ROTHENBURG OB DER TAUBER, Germany (Reuters) – Germany’s tightened lockdown measures have eliminated one remnant of seasonal frivolity: “Gluehwein” or mulled wine, a staple of Christmas markets usually served in steaming mugs on cold days in town squares round the nation.
A blanket outdoor alcohol ban, starting mid-week, was announced on Sunday among measures to curb the coronavirus second wave.
Offenders will be fined.
While Germany’s famed Christmas markets had already largely been forbidden this year, many people were still able to get their fill of Gluehwein, dropping masks to imbibe in temporary open-air stands popping up instead.
In the medieval town of Rothenburg ob der Tauber, for example, Gluehwein has in recent days been among the few offerings for sale around Market Square and its snow-capped, timber-framed buildings. Pedestrians, however, were scarce while signs demanding masks were peppered on the centuries-old walls.
Some cities had already restricted outdoor drinking, and a backlash grew. On Wednesday, German Chancellor Angela Merkel told parliament that mulled wine stands were not compatible with the COVID-19 measures.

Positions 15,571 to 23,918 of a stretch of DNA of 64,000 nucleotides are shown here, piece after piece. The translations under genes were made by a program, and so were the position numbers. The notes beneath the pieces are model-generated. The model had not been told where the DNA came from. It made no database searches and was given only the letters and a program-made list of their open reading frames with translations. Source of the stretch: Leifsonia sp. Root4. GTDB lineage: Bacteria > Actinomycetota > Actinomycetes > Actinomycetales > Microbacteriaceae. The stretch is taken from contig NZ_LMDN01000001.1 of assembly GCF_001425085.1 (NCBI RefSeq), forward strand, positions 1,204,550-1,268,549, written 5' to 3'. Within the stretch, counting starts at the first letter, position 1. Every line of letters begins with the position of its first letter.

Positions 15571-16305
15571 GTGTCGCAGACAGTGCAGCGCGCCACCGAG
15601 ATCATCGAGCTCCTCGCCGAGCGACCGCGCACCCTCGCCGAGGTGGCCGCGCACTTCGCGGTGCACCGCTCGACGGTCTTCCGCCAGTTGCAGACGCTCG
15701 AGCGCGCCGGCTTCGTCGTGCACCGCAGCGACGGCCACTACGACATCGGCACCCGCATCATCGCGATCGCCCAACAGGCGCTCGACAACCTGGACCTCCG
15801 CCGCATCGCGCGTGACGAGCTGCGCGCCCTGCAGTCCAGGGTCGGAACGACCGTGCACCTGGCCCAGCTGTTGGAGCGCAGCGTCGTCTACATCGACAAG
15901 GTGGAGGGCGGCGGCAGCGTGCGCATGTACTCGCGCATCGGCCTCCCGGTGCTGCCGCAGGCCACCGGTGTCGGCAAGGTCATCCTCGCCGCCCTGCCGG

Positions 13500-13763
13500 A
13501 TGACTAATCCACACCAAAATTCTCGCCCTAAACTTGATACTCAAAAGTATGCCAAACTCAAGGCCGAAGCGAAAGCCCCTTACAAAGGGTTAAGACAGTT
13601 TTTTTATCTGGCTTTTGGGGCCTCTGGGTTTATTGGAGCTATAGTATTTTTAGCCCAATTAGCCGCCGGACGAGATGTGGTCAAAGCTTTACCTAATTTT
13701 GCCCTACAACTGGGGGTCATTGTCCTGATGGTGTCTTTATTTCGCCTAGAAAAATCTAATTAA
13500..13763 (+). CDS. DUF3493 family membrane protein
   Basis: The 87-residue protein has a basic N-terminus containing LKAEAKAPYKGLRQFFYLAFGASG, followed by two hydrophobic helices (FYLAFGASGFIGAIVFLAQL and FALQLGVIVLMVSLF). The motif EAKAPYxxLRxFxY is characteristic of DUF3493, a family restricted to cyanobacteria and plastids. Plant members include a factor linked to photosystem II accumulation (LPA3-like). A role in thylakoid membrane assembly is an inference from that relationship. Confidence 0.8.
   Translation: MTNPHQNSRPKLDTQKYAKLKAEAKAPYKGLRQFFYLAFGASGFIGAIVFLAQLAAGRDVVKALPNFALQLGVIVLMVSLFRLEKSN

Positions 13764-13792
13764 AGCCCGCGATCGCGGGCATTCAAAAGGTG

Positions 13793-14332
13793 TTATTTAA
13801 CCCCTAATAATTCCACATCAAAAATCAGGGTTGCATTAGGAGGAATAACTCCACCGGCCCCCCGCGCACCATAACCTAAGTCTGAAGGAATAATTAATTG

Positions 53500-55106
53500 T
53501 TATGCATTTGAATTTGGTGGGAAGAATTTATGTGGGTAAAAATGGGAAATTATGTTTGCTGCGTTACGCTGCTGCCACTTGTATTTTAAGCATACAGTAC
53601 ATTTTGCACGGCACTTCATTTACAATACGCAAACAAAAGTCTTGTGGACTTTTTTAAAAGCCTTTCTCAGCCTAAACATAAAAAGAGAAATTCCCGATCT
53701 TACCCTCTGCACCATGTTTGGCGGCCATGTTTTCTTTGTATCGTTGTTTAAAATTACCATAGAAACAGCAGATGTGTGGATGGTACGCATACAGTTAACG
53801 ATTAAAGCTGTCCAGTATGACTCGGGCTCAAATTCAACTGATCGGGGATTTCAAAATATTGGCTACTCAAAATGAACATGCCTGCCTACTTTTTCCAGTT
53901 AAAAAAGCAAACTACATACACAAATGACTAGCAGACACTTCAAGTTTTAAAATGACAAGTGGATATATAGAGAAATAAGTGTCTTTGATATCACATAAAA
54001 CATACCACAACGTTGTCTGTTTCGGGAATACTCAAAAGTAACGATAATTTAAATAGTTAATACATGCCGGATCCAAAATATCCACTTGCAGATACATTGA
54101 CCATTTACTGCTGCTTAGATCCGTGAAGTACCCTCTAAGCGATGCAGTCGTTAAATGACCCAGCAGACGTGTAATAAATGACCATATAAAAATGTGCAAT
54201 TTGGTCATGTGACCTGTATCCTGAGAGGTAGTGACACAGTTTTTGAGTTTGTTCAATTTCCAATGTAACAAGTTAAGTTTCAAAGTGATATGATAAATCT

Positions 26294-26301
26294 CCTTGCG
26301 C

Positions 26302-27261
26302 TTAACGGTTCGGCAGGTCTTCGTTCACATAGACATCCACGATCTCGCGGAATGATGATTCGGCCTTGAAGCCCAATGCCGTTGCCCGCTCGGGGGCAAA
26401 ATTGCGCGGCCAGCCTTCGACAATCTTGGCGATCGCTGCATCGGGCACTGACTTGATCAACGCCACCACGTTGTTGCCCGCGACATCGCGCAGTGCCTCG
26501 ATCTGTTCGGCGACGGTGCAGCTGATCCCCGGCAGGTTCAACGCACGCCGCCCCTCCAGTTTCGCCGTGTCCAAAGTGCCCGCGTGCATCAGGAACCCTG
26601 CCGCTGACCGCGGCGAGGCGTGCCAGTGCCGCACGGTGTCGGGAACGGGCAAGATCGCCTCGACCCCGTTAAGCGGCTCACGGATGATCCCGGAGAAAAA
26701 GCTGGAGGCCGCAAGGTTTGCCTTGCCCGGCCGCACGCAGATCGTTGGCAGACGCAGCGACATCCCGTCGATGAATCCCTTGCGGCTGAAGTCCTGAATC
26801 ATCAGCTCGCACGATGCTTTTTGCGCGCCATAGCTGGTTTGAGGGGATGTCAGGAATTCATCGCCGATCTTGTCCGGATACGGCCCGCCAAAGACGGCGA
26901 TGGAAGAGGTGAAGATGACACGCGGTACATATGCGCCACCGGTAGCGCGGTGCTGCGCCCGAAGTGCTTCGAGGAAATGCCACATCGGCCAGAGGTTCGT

“There’s neither social distancing nor the wearing of masks when drinking Gluehwein,” said Thomas Boehle, an official in Munich.
Christoph Becker, head of a hospitality sector group in Cologne, has filed a lawsuit to appeal against the ban.
“Just because some drivers don’t stick to the speed limit doesn’t mean that driving is forbidden,” he said.
Reporting by Tom Sims; Editing by Andrew Cawthorne
Photo – A Christmas booth sells mulled wine to go in front of the Kaiser Wilhelm Memorial Church at the Breitscheidplatz in Berlin, Germany, 07 December 2020. After the ban on the markets, Christmas booths open to sell mulled wine, bratwurst, and roasted almonds to go on several places in Berlin. EPA-EFE/HAYOUNG JEON